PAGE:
Over the years I've had many offers to try a spot of bike riding in Great Britain. I've easily managed to resist the temptation. If I’m going to fly to the opposite side of the world to get on a bicycle, it better be sunny, warm and dry. None of these things do I associate with the English summer. It isn't called a green and pleasant land for nothing. For some reason this changed after watching Michael Palin walking from Liverpool to Sheffield. What could be more pleasant than strolling along an old canal in the sunshine with a pub conveniently located every couple of hundred meters. Better still, do it on a bike, more time to chat to the quirky locals at the pub stops. The stars all align. My cousins want me to drive them around Europe, I'm being forced to fly to Heathrow, and I've forgotten about the English definition of summer.
This may come as a surprise to some of you but sometime I do have to work. A thanks here to the Australian Tax office for giving my life meaning. So I passed the planning off to my brother Mick. “Bike, Pubs, Canal, Liverpool to somewhere close to Liverpool”. Over the next couple of months I got regular emails with things like bike hire, and suggested route in them, which I skimmed the headers of, and then replied that’s fine. He even managed to sucker our friend Cath, to coming along. And thus I found myself at Euston station with a ticket to Liverpool, and a nagging thought in the back of my head that perhaps I should have read a few more of those emails.
I arrive and catch up with Cath and Mick at the station. We have a nice hotel booked in a converted mill in the middle of town, Cath has borrowed her sister’s bike. Just a` little summer rain to great us. Did you know the Beatles and Cilla Black where born here? Not that you can move more than ten feet around town without being reminded. Liverpool is a wonderful town with lots of bars and great old buildings. It's industrial history is everywhere, from the imposing East India` Building, to the old dock warehouses now turned into trendy flats and cafe's. We avoid all this and go for a dodgy Indian buffet in the back streets. The next morning we wander off to collect our renta bikes, it's only raining slightly.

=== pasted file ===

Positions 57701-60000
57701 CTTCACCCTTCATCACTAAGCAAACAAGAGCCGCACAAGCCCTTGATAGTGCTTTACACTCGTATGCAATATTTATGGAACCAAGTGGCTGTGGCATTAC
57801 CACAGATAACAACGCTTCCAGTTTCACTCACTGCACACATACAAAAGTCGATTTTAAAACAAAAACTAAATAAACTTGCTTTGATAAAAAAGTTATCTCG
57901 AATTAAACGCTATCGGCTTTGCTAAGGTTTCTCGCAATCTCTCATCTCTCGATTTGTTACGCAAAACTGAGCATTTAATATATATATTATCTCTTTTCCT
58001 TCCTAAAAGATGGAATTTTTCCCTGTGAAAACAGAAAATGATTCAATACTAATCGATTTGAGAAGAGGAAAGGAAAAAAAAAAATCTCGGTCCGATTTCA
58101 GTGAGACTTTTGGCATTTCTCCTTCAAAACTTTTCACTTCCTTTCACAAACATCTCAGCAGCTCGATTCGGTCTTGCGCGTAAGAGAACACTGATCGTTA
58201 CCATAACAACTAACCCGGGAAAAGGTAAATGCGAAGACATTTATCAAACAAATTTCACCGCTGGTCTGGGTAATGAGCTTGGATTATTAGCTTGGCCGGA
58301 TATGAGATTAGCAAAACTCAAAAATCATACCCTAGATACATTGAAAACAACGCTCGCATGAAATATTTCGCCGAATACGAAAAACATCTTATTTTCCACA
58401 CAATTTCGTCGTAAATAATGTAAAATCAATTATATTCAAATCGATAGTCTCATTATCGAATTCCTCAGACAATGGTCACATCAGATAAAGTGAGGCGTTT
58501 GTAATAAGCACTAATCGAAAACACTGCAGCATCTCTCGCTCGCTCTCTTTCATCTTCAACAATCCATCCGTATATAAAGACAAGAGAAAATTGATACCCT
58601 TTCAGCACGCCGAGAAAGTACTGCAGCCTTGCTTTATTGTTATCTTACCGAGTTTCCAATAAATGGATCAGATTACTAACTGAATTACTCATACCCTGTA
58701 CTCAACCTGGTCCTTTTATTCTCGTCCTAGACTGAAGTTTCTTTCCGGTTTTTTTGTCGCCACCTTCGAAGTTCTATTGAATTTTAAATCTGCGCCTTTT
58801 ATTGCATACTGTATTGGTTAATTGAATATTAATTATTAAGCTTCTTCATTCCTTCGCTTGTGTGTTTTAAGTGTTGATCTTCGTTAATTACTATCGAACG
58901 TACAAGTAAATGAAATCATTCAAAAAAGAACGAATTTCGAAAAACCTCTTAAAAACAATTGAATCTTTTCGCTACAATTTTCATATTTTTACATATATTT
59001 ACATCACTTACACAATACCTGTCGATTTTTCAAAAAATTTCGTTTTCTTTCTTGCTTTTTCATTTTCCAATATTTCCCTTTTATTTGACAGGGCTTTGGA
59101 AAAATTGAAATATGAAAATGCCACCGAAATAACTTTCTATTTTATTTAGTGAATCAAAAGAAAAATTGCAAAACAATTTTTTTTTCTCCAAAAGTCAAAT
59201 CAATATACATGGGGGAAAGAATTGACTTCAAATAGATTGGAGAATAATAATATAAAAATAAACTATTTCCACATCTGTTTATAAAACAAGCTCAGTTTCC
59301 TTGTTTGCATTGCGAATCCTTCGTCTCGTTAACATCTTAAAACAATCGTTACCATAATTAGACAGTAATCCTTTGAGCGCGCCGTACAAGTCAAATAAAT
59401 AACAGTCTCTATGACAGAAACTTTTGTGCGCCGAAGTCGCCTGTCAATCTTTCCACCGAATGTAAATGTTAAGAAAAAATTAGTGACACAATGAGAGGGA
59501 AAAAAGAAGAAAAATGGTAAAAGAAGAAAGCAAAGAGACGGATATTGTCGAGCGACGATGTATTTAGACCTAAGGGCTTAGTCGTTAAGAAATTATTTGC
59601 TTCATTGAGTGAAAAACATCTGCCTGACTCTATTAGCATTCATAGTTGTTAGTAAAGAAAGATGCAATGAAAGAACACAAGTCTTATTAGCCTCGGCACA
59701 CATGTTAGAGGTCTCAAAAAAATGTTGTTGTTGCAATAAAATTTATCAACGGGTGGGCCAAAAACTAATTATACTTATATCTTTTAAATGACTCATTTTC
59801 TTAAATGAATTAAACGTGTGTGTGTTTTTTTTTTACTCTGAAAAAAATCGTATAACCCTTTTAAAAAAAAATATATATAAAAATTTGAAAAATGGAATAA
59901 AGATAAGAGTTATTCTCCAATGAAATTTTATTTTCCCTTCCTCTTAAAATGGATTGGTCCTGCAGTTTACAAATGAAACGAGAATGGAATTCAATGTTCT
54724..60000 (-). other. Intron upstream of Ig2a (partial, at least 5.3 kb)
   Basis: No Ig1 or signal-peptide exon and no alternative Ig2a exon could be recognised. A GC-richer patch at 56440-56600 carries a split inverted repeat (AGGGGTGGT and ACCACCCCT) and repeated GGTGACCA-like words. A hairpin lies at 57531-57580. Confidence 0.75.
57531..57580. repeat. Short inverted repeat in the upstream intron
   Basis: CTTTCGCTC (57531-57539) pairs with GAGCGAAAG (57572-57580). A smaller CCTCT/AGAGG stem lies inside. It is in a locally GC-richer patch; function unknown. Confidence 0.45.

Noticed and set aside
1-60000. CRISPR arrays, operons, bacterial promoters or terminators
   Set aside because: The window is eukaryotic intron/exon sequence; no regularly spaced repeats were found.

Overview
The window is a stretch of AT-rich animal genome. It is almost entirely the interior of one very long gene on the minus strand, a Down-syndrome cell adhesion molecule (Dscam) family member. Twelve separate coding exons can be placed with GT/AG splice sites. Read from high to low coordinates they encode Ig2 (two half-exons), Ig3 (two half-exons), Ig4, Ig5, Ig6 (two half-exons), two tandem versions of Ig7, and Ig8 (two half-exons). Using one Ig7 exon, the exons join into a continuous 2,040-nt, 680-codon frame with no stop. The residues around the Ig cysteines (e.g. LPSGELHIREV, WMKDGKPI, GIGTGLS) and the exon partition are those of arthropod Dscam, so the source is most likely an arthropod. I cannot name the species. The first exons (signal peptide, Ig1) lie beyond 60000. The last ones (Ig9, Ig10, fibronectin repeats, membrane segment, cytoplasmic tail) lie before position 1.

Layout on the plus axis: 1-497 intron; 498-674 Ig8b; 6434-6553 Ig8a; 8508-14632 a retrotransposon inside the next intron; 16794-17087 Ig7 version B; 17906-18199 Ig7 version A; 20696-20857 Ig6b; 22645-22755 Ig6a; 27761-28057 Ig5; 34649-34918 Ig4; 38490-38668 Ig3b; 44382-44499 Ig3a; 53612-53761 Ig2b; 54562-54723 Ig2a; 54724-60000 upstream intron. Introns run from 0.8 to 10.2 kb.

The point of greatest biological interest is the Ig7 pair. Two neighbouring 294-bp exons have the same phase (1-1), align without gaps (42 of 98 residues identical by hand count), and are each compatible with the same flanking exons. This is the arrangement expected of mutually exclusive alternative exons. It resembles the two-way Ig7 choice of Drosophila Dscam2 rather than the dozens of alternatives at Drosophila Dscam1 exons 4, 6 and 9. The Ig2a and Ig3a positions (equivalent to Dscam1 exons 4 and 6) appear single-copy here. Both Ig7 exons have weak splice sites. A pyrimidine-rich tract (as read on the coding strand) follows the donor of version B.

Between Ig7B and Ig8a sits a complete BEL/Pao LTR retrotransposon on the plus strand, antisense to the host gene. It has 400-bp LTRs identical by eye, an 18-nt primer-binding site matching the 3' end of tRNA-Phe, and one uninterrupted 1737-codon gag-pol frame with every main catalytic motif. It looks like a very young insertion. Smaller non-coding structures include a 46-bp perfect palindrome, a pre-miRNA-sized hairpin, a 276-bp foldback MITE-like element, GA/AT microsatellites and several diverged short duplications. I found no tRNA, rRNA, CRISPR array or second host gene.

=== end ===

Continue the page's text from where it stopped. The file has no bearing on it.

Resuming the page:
Mick has also persuaded two English couples who we met in Cuba to come along as well. This is a stroke of genesis, not only may they have some idea of where we are going, Andrea has taken up the mantel of master logistics planner. I learn that we are ridding the Trans Pennine Trail (TPT). A two hundred mile trek that does follow some canals (without pubs), and climbs the Alpe D' Huez of England. First day, a leisurely fifty miles, the basted didn't put that in the header. We head off through the town bike trails down to the river. The sun comes out, and a brisk tail wind springs up. We ride along the Manchester ship canal ( to big for pubs), then duck on to one of the many abandoned rail lines that criss cross the area. All around us are remains of mighty Victorian industries. Coal pits, canals, train lines,and huge viaducts, all abandoned. A small note here on English bike paths, they are perfect except for the local councils love of putting obstructions on them. Every Kilometre, especially at the top or at the bottom of a steep hill there seems to be a narrow gate which you have to weave your bike through. A lot of time and effort has gone into making these extremely difficult to get a bike through, add random large rocks placed in the middle of the path, and you have made your signed bike path the most impracticably way of getting from “A to B” on a bike. Our track mainly avoids towns, but being Tom and Andrea's local they manage to find us a nice pub for lunch. Only 20 miles to go. After lunch continue till we hit Manchester. Only 4 miles to go. We ride around the Mersey and lose the trail. Only 4 miles to go. We leave the Mersey and hit the streets. Only 4 miles to go. Eventually we get to Tom's house where we are staying for the night. Only four miles to go becomes the standard distance measure to anywhere from now on. A few beers, a quick shower, chuck our washing in the machine,off to the local curry house for a non dodgy curry and some reds. Life couldn’t be better.